Pablo Picasso created this black and white oil painting in response to the bombing of Guernica located in Spain. The piece portrays haunting caricatures of fallen civilians and those killed or injured during the Spanish Civil War.
Robert Smithson's Spiral Jetty is a particular must-see simply because, depending on when viewers visit its home on the northeastern coast of the Great Salt Lake in Utah, they may or may not be able to spot it
Working primarily with steel, Richard Serra wanted to explore the way an artist could shape space rather than the medium at hand. Thus, he created his most well-known Torqued Ellipses series, an immersive and interactive experience.
The right panel of the triptych shows damnation, and it's the scariest version of Hell we've ever seen. Impossible to take in without seeing this in person, you could spend a whole day observing this wonderful nightmare.
Judy Chicago created this controversial installation piece by sewing the names and representations of famous fictional and real women onto table runners. She would then display them below table settings on a triangular table.
In 1986, the downtown New York graffiti artist Keith Haring painted this mural in Harlem River Park. The work is a perfect example of Haring's bubble-figure style, and it takes on the '80s crack epidemic, making it historically significant.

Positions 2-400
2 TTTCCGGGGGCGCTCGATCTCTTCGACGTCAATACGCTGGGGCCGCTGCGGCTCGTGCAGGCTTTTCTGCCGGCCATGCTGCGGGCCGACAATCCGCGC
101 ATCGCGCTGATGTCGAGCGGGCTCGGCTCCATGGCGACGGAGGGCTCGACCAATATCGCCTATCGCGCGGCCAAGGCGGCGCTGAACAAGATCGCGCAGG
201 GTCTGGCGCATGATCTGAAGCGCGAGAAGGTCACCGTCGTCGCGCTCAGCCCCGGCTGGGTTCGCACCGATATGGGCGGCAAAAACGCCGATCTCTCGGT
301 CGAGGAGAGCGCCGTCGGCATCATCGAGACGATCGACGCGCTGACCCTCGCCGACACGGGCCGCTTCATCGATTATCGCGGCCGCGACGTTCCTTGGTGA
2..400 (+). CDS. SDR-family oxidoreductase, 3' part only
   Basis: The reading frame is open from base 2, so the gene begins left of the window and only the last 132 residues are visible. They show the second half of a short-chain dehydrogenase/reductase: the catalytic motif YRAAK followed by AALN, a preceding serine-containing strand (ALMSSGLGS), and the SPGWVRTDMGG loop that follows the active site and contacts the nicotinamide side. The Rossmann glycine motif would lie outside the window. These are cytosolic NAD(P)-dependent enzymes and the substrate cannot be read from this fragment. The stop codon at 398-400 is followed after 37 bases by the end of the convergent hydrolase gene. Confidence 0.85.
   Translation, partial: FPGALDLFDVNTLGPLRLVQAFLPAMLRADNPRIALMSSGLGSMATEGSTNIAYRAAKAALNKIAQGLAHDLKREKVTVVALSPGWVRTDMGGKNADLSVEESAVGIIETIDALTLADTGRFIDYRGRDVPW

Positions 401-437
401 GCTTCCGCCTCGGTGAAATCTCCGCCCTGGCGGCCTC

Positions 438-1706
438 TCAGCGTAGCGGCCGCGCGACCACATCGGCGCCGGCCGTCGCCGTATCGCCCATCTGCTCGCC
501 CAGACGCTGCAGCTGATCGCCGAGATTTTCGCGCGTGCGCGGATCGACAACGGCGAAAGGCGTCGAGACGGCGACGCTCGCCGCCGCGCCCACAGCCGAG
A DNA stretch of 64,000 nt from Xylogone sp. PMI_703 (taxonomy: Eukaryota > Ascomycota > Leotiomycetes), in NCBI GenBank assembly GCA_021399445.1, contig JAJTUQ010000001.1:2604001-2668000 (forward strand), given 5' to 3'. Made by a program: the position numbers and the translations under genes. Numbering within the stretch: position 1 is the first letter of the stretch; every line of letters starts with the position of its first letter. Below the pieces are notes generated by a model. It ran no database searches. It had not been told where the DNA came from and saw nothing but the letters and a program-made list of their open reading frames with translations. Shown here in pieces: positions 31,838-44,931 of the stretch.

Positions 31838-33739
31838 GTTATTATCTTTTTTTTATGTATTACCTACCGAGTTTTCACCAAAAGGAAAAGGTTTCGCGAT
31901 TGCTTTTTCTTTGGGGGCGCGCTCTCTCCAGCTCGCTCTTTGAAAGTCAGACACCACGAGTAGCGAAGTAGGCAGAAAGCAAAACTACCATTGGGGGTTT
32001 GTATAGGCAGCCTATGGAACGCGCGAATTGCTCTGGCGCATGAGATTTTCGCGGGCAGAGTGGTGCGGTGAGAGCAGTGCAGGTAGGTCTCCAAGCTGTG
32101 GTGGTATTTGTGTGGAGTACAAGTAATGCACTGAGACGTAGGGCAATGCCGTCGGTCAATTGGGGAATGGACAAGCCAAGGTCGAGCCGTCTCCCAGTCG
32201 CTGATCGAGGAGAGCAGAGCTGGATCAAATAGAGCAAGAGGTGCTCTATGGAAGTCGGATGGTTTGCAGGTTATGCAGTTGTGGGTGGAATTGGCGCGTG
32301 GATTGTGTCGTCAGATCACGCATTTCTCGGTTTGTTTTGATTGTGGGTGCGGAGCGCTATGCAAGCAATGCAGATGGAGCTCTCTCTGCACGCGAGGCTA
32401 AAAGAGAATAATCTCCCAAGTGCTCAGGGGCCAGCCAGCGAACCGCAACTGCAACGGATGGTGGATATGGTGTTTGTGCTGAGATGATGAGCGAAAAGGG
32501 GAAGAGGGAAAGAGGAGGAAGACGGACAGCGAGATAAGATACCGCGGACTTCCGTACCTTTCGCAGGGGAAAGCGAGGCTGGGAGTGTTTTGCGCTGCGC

Sol LeWitt: A Wall Drawing Retrospective" consists of 105 of LeWitt's large-scale wall drawings, spanning the artist's career from 1969 to 2007. His work ranges from simple to more complex forms that vary in energy depending on the wall you're viewing.
By depicting vulgar imagery with simple black-and-white cutouts, Walker's commentary on racism and black history is dark and disturbingly jaunty. Her work is both hard to look at and impossible to tear your eyes away from.
Instead of critiquing Brazil's corrupt justice system, JR decided to focus on the favela's true heroes: the women. The result? The diverse faces of Brazilian women plastered on the hills of the favela watching over Rio de Janeiro.
Untitled (Big Man) depicts a large, naked, and hairless man sitting in the corner of the room. He shows visible signs of old age and maturity while giving off the attitude of a little boy on time out, like an overgrown infant.